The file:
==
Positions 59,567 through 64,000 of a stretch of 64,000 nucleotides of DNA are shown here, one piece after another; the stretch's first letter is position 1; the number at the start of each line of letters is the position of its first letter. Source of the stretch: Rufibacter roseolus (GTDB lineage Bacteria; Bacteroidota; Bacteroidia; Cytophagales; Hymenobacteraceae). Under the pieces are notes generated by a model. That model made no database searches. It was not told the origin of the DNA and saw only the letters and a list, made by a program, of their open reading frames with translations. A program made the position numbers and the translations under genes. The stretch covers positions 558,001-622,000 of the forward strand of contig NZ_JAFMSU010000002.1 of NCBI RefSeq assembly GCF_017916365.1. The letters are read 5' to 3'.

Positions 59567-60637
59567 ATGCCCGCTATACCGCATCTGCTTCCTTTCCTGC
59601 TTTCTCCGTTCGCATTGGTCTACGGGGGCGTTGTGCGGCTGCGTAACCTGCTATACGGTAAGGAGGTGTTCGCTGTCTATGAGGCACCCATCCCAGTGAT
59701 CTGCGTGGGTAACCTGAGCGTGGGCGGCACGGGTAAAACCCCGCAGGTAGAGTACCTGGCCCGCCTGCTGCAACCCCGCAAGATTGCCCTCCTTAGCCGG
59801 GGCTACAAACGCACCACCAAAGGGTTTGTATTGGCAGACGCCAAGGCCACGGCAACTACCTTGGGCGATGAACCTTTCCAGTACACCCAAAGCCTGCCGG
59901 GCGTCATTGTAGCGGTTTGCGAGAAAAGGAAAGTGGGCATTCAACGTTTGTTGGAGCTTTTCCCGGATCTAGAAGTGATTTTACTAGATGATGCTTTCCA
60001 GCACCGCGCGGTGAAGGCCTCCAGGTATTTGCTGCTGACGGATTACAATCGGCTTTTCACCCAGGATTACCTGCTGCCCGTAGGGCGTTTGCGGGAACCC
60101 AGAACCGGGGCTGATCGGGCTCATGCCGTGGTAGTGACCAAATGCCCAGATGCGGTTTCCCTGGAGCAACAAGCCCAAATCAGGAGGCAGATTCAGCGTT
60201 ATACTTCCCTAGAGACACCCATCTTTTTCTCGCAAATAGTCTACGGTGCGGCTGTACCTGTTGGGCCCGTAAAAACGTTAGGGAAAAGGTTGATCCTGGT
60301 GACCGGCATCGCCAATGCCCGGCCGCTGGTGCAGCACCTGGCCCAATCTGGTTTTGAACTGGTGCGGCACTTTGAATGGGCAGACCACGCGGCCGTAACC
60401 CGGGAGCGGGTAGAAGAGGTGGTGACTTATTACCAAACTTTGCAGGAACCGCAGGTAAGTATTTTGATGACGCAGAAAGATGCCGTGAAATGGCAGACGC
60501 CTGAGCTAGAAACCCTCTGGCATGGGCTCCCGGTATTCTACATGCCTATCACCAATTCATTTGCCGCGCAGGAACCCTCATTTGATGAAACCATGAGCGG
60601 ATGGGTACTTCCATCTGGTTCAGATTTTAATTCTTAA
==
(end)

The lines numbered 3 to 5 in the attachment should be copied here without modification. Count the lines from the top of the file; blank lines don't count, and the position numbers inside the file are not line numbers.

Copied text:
59567 ATGCCCGCTATACCGCATCTGCTTCCTTTCCTGC
59601 TTTCTCCGTTCGCATTGGTCTACGGGGGCGTTGTGCGGCTGCGTAACCTGCTATACGGTAAGGAGGTGTTCGCTGTCTATGAGGCACCCATCCCAGTGAT
59701 CTGCGTGGGTAACCTGAGCGTGGGCGGCACGGGTAAAACCCCGCAGGTAGAGTACCTGGCCCGCCTGCTGCAACCCCGCAAGATTGCCCTCCTTAGCCGG